Deacon Greg pointed me to this video which has excellent production values on a group of newly ordained priests.

Beautifully done and a nice keepsake for these men of their ordination day.

One small quibble: While our priests are of paramount importance, I’m not sure it’s accurate to say “If we don’t have priests we don’t have a church” as the rector, I believe intoned in the video. If we don’t have priests that would be tragic, but there are plenty of communities that do not have priests at this point. Are they no less a part of the Body of Christ? I get the point that we need someone to consecrate the Eucharist and even priest-less parishes share in the sacrifice of another community where the sacrifice of the mass was offered–and therefore they are indebted and tied to a priest in some way. But if there were no priests, what would that mean for the church? What would become of ritual and sacrifice? Would others be called to a new role and who would decide how to move forward on this?

It’s a good question to ask and an even better prayer to pray that we always have priests and deacons.

But it also behooves an additional question: What are we doing to bring the body of Christ into the world? How do we proclaim Christ in ritual where we gather each week? How are we present to one another in the Eucharist and how do we become active participants and not merely consumeristic receivers?

A choir director I know, even challenges her choir in a similar way. “We are ministers of music. The CONGREGATION is the choir! We’re called to be ministers of the word in song, to awaken and enliven the hearts of the faithful so that they sing out with just as much joy as we might express.”

We might want to take that lesson into our hearts this week and be moved by the fact that we have priests and deacons, lay ministers and catechists, ministers of song and hospitality. Without any of them, we might not have a church, much less priests alone. We need each member of the faithful to continue to preach the goodness of our church, to inspire each one to their proper role in life and in the life of the church.

Priests didn’t come from the clear blue sky. They were called from the community to be priests by God for the communities that they, in turn will now serve.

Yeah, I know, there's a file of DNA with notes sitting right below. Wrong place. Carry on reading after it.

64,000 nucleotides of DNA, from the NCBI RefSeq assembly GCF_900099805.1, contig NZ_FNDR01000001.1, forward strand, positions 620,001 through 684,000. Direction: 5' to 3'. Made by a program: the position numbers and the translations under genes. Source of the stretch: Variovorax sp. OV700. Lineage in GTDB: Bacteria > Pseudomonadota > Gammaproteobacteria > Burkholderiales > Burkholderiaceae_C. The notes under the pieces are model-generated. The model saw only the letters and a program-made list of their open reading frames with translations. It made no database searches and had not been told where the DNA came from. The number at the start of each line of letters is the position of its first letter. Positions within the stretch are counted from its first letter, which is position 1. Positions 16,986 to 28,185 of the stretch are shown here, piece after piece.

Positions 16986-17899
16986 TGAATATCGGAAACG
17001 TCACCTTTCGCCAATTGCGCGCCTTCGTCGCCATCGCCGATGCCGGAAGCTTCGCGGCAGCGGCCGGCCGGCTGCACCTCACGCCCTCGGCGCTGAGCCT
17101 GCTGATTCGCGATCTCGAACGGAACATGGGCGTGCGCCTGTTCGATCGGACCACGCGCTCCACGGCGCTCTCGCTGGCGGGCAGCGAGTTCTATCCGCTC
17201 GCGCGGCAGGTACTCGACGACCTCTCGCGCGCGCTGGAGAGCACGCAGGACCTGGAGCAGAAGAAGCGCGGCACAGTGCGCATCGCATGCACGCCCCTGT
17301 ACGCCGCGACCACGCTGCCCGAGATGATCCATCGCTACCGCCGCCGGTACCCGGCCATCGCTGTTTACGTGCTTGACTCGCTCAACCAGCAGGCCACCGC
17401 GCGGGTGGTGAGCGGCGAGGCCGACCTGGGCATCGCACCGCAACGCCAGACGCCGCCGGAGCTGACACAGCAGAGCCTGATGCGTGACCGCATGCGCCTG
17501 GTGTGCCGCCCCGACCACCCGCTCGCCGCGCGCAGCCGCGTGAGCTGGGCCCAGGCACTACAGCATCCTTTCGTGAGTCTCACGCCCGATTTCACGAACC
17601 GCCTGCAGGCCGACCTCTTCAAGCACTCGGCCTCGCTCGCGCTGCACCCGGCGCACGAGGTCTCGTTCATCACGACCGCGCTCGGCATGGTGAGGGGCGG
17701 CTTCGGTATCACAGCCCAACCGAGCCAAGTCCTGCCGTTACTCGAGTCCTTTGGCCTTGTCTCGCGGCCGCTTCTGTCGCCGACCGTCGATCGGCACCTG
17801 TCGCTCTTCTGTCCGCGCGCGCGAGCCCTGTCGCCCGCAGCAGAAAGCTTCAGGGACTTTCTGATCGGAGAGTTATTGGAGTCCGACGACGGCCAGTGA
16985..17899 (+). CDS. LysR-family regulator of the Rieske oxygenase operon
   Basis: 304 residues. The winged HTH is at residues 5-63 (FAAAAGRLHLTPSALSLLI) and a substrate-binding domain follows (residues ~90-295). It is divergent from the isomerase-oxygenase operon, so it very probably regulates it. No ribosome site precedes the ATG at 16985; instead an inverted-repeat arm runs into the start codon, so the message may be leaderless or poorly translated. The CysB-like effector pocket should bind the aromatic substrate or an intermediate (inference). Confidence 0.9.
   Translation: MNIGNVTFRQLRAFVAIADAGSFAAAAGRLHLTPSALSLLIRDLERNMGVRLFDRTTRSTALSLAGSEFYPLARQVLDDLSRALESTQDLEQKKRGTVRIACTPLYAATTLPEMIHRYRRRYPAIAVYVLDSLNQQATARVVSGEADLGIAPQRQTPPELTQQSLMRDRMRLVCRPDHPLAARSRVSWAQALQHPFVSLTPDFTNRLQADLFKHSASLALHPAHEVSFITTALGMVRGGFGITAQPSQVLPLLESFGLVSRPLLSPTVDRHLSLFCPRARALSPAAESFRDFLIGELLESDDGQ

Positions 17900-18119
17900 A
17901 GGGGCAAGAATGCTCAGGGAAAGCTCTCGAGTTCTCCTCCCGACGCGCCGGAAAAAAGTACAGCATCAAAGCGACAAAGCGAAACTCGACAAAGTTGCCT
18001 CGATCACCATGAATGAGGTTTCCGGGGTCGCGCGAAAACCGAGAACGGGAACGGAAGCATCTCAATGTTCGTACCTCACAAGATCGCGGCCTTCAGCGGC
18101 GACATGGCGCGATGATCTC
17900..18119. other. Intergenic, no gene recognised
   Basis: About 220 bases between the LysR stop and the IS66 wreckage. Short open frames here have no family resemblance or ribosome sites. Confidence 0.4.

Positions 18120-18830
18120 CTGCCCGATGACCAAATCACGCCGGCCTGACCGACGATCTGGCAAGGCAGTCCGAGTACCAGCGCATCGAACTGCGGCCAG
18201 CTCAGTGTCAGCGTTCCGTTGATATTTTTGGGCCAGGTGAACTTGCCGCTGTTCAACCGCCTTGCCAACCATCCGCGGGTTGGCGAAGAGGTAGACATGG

That’s a blessing. We rejoice and be glad. And our response in love is not just to be served, but to serve. And that goes for all of us.

In that way, our common priesthood lives forever.

My dear friend, Fr. Jack Collins often reminds me that “what is common to all is sacramentalized by some.” Perhaps with those who choose to have their priesthood sacramentalized, we indeed have a problem.

But if we really have faith, we believe that God is present in all of us. Is that any less of a Eucharistic moment? Some might think so. I choose to think that God always finds a way out of no way.

And so, I am comforted by that gracious thought. The truth that we are not God. And therefore, while we choose to have men be “in persona Christi” God still exists whether or not men continue to make that choice.

God will never abandon us. And while that’s comforting, it’s still easier to see and feel when we have priests amongst us.

Today, let us pray that young men will continue to respond to the call of Christ to the priesthood. And let us also pray that we too, respond accordingly to our vocational call as well.

Now go and find your favorite priest and tell him how important he is to your community and offer to help him out with something.

2 thoughts on “Do We Have a Church If We Don’t Have Priests?”
  1. I watched the video too, and wondered about that line. I would say something along the lines of: If we don’t have priests, we have a different experience of Church. There are a number of persecuted Catholic communities in history that have survived for decades without priests. I would hesitate to say that they were not “the Church” as a result.

    On the other hand, it was said in a context which hoped to emphasize the importance of priests to the Church. So, I think we can cut the rector a little bit of slack for exaggerating a bit.

    I have to say also that, personally, I prefer ordination videos with less “production values,” as you put it. The ordination liturgy speaks for itself. It is one of the most beautiful liturgies we have in the Church. I thought this video was overproduced and overdramatic. It didn’t move me in the same way that it obviously did Deacon Greg, or in the way a more straightforward presentation of the ordination liturgy would.

  2. I agree about cutting the rector some slack. I do think we should choose our words more carefully though.

    An interesting point about the ordination video though. I didn’t find this to be overdramatic, but then again, I’ve never been ordained, so maybe that experience has given you an experience that I don’t have. While I agree that the liturgy itself is beautiful, I’m not sure how many people have even been to an ordination–so I look at the video as a nice “tease” to attend one for the faithful. Maybe then they find that in person experience to indeed be a more beautiful one than this video.

    I still think it’s a nice keepsake for the ordinands regardless though.

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